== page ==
The second suturing device 4100 can include a suture clasp arm 4031B operated by a handle 4200 having a pull 4216 and an actuator 4260 and a suture capture mechanism 4165 (FIG. 39G). The elongate tubular member 4020 and the expander assembly 4090 are configured to use two guide wires similar to the elongate tubular member 1020 'and the expander assembly 1090'. Accordingly, the expander assembly 4090 can include an opening 4043 (shown in FIG. 38) through which a second guidewire can extend.

  The suture clasp arm 4031B can include a guide portion 4032 as shown in FIG. Guide portion 4032 can help maintain a desired direction of rotation between the second guidewire and expander assembly 4090. Thus, the guide portion 4032 can help the user direct the second guide wire to a desired location, such as the superior vena cava, when the second guide wire is extended from the device 4100. Additionally or alternatively, the guide portion 4032 can help a user place the device 4100 in a desired location, such as being substantially centered with respect to the secondary septum 6 of the PFO. .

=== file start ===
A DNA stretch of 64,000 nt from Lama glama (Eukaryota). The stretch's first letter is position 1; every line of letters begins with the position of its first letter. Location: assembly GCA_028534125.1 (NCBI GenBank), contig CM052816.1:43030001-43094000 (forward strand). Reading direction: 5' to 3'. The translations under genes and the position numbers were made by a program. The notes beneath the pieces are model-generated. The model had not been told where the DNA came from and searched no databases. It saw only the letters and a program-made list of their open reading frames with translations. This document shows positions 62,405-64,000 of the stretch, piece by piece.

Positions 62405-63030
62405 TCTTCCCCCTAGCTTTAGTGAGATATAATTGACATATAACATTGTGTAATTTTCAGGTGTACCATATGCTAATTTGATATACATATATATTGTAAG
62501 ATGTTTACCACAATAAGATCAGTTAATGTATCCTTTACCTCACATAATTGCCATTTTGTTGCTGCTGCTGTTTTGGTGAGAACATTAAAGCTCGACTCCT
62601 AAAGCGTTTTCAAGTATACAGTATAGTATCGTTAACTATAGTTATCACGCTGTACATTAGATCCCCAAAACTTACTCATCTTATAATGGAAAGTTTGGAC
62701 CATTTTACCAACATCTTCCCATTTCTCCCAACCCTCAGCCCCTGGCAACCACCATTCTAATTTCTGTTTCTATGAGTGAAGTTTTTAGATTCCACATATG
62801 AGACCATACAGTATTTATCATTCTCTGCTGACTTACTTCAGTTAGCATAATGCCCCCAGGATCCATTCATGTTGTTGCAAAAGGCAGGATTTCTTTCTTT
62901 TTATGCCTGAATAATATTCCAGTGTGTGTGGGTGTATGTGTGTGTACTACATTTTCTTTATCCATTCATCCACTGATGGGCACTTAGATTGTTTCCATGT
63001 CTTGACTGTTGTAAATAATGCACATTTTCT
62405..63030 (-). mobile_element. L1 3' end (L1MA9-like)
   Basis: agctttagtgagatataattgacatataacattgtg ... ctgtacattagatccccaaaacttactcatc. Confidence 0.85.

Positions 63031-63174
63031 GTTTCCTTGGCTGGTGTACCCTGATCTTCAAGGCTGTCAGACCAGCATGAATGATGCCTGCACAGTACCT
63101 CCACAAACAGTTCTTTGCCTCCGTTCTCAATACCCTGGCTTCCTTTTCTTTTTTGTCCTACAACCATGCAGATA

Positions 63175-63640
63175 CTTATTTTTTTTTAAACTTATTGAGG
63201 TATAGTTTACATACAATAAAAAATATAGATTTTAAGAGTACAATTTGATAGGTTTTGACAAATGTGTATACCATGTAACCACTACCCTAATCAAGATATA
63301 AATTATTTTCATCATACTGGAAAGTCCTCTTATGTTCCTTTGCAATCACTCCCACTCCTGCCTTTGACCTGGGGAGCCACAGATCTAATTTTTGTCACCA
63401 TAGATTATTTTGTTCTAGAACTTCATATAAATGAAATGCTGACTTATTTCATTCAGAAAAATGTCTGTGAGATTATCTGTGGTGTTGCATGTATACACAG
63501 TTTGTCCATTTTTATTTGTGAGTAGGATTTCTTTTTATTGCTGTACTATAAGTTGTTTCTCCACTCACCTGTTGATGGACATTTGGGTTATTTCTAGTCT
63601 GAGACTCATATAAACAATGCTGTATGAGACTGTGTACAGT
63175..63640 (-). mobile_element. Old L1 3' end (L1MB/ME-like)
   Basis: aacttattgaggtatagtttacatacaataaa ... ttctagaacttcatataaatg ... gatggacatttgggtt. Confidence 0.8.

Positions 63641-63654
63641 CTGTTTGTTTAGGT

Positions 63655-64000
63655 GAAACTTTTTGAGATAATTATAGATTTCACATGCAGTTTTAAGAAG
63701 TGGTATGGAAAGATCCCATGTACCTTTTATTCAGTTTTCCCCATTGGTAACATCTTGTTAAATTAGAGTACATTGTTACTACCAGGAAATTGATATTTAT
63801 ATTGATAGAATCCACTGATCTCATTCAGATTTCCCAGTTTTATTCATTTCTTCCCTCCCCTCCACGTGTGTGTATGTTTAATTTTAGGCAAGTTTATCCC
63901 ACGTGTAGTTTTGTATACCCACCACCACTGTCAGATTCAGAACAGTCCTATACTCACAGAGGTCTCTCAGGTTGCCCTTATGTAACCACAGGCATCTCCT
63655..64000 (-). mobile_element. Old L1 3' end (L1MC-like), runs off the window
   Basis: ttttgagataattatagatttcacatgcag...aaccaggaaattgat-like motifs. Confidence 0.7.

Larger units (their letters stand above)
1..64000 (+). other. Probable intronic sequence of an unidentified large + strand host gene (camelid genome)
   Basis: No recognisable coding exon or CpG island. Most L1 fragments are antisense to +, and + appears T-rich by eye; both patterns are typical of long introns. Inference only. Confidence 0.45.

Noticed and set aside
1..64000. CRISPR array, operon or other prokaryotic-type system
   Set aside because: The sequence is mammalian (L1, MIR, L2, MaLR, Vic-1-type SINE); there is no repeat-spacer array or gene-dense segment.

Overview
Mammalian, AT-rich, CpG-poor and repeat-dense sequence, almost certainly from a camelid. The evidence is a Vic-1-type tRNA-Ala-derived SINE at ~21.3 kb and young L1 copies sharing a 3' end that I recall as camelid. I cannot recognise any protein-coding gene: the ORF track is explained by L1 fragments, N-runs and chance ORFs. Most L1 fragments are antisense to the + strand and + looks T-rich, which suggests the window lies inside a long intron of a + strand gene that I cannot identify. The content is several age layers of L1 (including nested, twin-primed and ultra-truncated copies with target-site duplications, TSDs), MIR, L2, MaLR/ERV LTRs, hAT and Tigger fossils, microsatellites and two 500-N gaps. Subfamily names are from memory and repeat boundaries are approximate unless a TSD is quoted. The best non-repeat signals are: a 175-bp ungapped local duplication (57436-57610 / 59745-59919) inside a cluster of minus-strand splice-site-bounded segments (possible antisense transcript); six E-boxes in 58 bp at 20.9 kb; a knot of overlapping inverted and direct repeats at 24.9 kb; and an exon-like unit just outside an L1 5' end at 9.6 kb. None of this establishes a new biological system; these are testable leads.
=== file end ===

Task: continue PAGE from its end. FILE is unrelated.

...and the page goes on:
The operation of the system 3000 comprising the first suturing device 3100 and the second suturing device 4100 described above is shown according to one embodiment of FIGS. 39A-39L, along with a procedure for closing the PFO. As shown in FIG. 39A, the distal end of the suturing device 3100 is advanced through the vasculature and placed in the PFO tunnel 8 between the primary septum 7 and the secondary septum 6. The suturing device 3100 can be advanced along the guidewire 10 or alternatively can be routed through the catheter introducer sheath 1011 using techniques known to those skilled in the art.

  The suturing device 3100 is initially positioned so that the expander assembly 3090 is near the distal end of the primary septum 7 and the suture clasp deployment arm 3031A can extend from the expander assembly 3090. The suture clasp arm 3031A can then be deployed from the expander assembly 3090, and then the suture clasp arm 3031A extends around the tip of the primary septum 7, as shown in FIG. The device 3100 is retracted until the tissue of the primary septum 7 is collected between the arm 3031A and the expander 3030.